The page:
In lieu of an abstract, here is a brief excerpt of the content:

Hume Studies Volume 29, Number 1, April 2003, pp. 125-141 Dr. George Cheyne, Chevalier Ramsay, and Hume's Letter to a Physician JOHN P. WRIGHT The publication of a new intellectual biography of George Cheyne1 provides a "propitious" occasion for "a thoroughly skeptical review"2 of the question which has long exercised Hume scholars, whether Cheyne was the intended recipient of David Hume's fascinating pie-Treatise Letter to a Physician,3 the letter which describes his own hypochondriacal physical and mental symptoms and gives an account of his early philosophical development.4 Hume's nineteenth-century biographer, John Hill Burton, argued that Hume was probably writing to Cheyne,5 while Ernest Mossner claimed to definitively refute that hypothesis in an article entitled "Hume's Epistle to Dr. Arbuthnot," published in 1944.6 Anita Guerrini's intellectual biography does not discuss Cheyne as a possible recipient of Hume's letter, but she does present a well-rounded picture of this interesting eighteenth-century physician from which we can judge his appropriateness as its addressee. In the following discussion I will make use of the biographical material found in this new biography of Cheyne, as well as other sources, to show that Mossner's arguments are less than definitive, and that it would be wrong to dismiss the possibility that the letter was sent to George Cheyne.7 This is a possibility that, for reasons that I will make clear, makes good biographical and philosophical sense. At the same time, it is important to keep a proper suspense of judgment as Burton did, for the evidence that the letter was either intended for or actually sent to Cheyne is not definitive. John P. Wright is Professor of Philosophy, Central Michigan University, Mt. Pleasant, MI 48859, USA. e-mail: 126 John P. Wright Burton, who first published the autobiographical letter of the 22-yearold Hume in 1846, narrowed down the possible addressees of Hume's letter to either Cheyne or John Arbuthnot. He also pointed out that it is possible that the letter was never sent, and that the ten and a half page manuscript is only a neatly written draft, rather than a fair copy of an actual letter. Nevertheless , Burton thought he could identify the unnamed addressee on the basis of the internal evidence of the manuscript and the records of Scottish physicians practicing in England at the time. In the letter, Hume refers to the intended recipient as his "Countryman, a Scotchman [,]... a skilful Physician , a man of Letters, of Wit, of Good Sense, & of great Humanity."8 Further he writes that he is consulting him because he is a person "of great Learning beyond [his]... own Profession" who is acquainted with the "Motions of the Mind" he has described in his letter, and that "Fame pointed [him] ... out as the properest person to resolve my Doubts ..." about the cure of his disorder .9 Burton tells us that "the first name that suggested itself . . . was Arbuthnot, whose fine genius was just then flickering in the socket."10 (John Arbuthnot had been ill for some time, and died a year later.) But he then added that "a more full consideration showed to my satisfaction that it must have been destined for Dr. George Cheyne." His main reason for settling on Cheyne was that Cheyne's immensely popular The English Malady (1733) had recently been published, and that "there is a certain unison of tone between Hume's letter and this book." Burton quotes a portion of Cheyne's own long autobiographical account of his own disease in The English Malady. Cheyne's autobiography begins with the claim that "I passed my Youth in close study, and almost constant Application to the abstracted Sciences, (wherein my chief pleasure consisted) and consequently in great Temperance and a Sedentary Life"; it is followed by the reflection that any overindulgence in food or drink led to physical and psychological problems.11 He goes on to describe these in great detail for 39 pages, along with a history of his life. Burton also quotes a section of the book in which Cheyne describes how a studious and sedentary life causes the symptoms...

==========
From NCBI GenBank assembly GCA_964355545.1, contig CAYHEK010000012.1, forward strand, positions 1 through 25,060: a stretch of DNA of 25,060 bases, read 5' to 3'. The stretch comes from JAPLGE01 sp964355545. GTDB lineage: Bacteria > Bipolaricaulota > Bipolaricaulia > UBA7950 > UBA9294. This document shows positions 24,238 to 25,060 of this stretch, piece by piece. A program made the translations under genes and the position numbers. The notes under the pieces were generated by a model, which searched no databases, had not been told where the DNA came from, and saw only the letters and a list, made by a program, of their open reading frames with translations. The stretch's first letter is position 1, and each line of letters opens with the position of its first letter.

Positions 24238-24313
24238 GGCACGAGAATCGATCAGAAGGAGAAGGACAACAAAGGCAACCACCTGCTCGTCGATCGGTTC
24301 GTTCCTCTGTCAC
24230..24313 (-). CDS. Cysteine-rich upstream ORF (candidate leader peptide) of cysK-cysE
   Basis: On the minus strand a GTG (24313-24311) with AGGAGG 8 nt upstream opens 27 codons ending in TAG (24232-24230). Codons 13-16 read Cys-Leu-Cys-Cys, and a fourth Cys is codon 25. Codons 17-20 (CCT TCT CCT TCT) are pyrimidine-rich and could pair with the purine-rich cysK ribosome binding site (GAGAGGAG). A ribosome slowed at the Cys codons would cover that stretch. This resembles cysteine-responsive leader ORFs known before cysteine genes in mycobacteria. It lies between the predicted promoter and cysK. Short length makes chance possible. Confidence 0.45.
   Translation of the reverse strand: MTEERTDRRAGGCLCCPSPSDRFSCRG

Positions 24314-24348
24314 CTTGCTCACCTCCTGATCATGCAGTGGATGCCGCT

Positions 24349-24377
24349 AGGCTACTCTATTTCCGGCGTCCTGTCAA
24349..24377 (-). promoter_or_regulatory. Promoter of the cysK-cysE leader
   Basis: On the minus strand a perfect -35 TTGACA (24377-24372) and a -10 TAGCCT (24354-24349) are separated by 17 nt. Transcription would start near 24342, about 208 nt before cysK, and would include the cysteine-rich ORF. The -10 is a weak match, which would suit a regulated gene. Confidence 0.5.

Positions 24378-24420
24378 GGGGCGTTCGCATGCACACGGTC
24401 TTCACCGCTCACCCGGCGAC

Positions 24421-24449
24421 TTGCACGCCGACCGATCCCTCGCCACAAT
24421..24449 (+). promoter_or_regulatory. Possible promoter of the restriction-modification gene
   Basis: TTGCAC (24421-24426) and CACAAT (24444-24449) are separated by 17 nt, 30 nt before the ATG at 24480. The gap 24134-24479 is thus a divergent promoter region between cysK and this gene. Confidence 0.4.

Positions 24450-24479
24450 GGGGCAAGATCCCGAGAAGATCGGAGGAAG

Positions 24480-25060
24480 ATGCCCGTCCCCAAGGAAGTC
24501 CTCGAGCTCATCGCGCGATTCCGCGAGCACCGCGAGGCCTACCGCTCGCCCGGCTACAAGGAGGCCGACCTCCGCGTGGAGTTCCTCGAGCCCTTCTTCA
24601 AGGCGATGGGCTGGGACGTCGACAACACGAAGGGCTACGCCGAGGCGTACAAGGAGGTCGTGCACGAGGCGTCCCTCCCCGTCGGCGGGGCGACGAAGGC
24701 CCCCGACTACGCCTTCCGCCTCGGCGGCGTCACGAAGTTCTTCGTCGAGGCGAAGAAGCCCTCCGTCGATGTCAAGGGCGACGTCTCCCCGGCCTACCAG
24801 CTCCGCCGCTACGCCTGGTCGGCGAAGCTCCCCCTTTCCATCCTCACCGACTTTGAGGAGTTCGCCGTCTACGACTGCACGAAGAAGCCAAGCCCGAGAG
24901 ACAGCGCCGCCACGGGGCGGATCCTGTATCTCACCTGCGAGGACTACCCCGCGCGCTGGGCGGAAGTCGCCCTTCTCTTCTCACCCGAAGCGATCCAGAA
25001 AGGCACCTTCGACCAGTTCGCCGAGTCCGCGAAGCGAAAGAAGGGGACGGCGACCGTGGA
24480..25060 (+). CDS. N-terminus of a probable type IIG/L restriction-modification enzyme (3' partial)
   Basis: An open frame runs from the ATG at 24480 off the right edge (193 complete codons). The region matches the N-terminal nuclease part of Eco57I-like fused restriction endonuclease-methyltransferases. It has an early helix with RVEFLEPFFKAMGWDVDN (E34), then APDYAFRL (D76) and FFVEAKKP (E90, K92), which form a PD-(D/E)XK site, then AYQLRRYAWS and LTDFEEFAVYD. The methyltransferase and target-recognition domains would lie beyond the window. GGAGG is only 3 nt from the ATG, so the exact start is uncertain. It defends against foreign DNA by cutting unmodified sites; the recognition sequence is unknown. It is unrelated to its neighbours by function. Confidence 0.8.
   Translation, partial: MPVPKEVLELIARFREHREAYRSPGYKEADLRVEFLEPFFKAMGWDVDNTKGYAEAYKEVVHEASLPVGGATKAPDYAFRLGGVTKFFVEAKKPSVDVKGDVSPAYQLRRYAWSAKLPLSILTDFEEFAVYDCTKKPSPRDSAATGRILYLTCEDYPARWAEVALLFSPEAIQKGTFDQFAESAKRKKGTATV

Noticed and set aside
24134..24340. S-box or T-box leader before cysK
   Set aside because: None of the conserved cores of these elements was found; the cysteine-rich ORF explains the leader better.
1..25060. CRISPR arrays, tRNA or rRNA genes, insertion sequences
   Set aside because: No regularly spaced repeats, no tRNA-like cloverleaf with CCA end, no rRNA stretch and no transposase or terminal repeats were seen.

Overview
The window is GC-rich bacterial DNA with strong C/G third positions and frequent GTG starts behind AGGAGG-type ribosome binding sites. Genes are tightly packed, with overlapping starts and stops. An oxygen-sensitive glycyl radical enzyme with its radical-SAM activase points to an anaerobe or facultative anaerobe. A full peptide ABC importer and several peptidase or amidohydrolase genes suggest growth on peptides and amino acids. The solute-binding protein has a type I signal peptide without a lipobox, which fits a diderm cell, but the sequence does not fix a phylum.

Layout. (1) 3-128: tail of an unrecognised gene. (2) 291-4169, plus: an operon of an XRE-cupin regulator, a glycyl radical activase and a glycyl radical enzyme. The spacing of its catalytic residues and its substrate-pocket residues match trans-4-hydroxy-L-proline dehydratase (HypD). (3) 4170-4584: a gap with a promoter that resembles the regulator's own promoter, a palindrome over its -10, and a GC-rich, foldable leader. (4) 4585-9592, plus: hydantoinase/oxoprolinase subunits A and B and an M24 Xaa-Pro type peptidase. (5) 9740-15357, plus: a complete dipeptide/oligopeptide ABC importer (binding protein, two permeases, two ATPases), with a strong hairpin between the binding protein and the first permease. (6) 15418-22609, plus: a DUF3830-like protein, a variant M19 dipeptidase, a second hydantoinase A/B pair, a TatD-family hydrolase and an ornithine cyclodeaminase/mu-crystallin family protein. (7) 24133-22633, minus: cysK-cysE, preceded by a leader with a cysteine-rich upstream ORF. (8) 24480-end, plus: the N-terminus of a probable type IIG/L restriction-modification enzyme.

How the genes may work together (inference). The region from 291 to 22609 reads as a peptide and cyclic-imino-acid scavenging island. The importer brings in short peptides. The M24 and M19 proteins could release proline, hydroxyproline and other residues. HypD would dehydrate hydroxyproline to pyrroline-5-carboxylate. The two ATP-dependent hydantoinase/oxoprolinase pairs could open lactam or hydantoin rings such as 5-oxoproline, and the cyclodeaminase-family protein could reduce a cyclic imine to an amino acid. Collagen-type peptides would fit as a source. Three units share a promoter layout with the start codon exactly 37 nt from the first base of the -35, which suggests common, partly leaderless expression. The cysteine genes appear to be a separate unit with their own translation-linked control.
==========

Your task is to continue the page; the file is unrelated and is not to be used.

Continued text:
Additional Information

Print ISSN
pp. 125-141
Launched on MUSE
Open Access
Back To Top

This website uses cookies to ensure you get the best experience on our website. Without cookies your experience may not be seamless.